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OpinionColumnistsWilliam F. B. O'Reilly

Political left risks punching itself out

Muslim New Yorkers participates a friday prayer at

Muslim New Yorkers participates a friday prayer at JFK terminal 4, as part of a protest with immigrant rights organizers and community allies, on February 3, 2017. Photo Credit: Yeong-Ung Yang

Suppose you were a liberal, and suppose you were outraged. But I repeat myself, as Mark Twain would say.

Flip to a news channel or open a newspaper any day of the week and you’ll see it — a march, a boycott, empty seats at a congressional hearing, barricades overturned or another speaker being shouted down on a college campus.

We’re living in an age of apoplexy.

The New York Times ran a story Wednesday in which Donald Trump’s longtime doctor said the president takes pills to promote hair growth. One would expect that from a supermarket tabloid, not the Gray Lady. Who gets hurt more by the story?

Cable news coverage is so breathless and lopsided — one way or the other — that you need a stiff Scotch just to watch it. Fifteen minutes provides a day’s worth of anxiety. I don’t put it on anymore.

Americans of a certain age will recall the final scene of National Lampoon’s “Animal House.” A marching band — flags flying, drums rattling, trombones sliding — is misdirected smack into a brick wall. The crisp uniformed legs keep grinding forward. That’s where the American left is right now, plus angry spittle and minus crisp trousers. The fury of the political left didn’t begin with Trump. But he’s sure doing a good job mainstreaming it. He’s making everybody crazy, but especially liberals. Day after day, President Trump — like candidate Trump — gives his opponents something legitimate to attack. And they do . . . every time. The question is whether, like George Foreman in Zaire, the American left is punching itself out.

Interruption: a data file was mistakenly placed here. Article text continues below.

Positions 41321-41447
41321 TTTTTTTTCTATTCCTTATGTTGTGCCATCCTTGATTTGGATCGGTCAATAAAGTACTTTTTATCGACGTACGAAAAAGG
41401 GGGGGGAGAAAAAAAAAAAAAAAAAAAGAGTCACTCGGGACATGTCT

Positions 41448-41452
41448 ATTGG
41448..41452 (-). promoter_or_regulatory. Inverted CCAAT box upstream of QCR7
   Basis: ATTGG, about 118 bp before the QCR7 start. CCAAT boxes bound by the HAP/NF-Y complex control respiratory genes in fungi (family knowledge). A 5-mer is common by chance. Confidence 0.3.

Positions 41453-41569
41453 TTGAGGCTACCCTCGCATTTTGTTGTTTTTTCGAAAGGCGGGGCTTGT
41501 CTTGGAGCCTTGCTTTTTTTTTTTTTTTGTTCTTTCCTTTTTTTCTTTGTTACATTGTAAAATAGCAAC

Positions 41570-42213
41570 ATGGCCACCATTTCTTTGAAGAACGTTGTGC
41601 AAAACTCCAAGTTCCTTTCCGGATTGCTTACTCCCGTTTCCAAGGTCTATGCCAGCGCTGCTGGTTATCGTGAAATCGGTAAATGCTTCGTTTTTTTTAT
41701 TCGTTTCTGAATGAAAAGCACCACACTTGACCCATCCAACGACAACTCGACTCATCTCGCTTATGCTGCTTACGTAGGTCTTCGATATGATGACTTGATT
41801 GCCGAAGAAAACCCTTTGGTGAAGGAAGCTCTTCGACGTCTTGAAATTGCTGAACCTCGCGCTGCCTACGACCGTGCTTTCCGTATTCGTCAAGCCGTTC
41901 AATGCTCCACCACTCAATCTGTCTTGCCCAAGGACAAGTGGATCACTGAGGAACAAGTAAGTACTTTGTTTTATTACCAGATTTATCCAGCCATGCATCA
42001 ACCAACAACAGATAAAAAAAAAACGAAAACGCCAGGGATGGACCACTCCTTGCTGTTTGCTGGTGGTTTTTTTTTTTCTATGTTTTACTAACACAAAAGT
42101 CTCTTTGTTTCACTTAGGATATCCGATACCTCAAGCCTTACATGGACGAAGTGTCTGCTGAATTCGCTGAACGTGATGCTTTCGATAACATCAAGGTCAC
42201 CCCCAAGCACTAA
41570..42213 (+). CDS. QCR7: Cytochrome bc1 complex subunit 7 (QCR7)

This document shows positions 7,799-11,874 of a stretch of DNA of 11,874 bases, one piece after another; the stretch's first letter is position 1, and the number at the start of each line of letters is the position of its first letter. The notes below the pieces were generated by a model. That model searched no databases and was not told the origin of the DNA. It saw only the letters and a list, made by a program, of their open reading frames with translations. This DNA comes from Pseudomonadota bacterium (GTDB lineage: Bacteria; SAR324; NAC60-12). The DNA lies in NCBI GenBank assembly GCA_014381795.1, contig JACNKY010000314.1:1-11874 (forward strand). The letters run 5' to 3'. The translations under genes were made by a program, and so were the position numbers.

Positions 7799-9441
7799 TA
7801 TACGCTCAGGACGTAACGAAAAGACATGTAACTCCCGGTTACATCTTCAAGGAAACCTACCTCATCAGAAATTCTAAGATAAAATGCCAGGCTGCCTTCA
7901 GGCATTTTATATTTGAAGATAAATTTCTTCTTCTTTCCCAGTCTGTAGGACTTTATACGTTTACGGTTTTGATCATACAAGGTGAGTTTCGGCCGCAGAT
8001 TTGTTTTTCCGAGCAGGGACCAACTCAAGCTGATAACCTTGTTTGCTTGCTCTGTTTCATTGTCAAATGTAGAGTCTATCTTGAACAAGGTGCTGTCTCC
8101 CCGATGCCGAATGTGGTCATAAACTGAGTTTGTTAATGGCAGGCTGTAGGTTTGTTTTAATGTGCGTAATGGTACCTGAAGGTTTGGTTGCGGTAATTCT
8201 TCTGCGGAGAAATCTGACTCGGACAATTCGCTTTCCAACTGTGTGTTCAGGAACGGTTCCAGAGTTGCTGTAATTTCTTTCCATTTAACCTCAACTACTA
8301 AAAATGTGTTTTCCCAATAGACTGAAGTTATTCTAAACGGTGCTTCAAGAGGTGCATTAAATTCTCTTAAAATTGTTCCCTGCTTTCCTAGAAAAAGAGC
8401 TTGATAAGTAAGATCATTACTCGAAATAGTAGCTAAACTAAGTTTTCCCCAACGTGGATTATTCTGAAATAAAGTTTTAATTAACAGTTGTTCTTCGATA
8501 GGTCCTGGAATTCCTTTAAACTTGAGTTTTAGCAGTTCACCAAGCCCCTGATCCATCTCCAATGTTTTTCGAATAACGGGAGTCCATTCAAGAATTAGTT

Is that Trump’s play — Muhammad Ali’s Rumble in the Jungle rope-a-dope strategy, when he berated his opponent with insults until Foreman exhausted himself? One almost has to hope so. The alternative is too unsettling.

The Democratic Party is fretting over this very question. Is it more politically advantageous to pick its shots, or does it go scorched-earth for four years — as the base is demanding outside Sen. Chuck Schumer’s apartment building in Brooklyn?

The truth is that it’s impossible to know which tactic Trump’s opponents should take. It’s all going to depend on how his anomalous presidency turns out. If the gross domestic product is at 3 percent in two years, the Democratic Party’s in trouble. If we’re at war with Peru, it’s doomsday for Republicans.

In the meantime, the show will go on. Trump’s mouth is irrepressible and his curveballs are irresistible, to mix sports metaphors.

“Don’t swing!, don’t swing!” you tell yourself. Then comes the phone call with the Australian prime minister.

How do you lay off that?

William F. B. O’Reilly is a consultant for Republicans.

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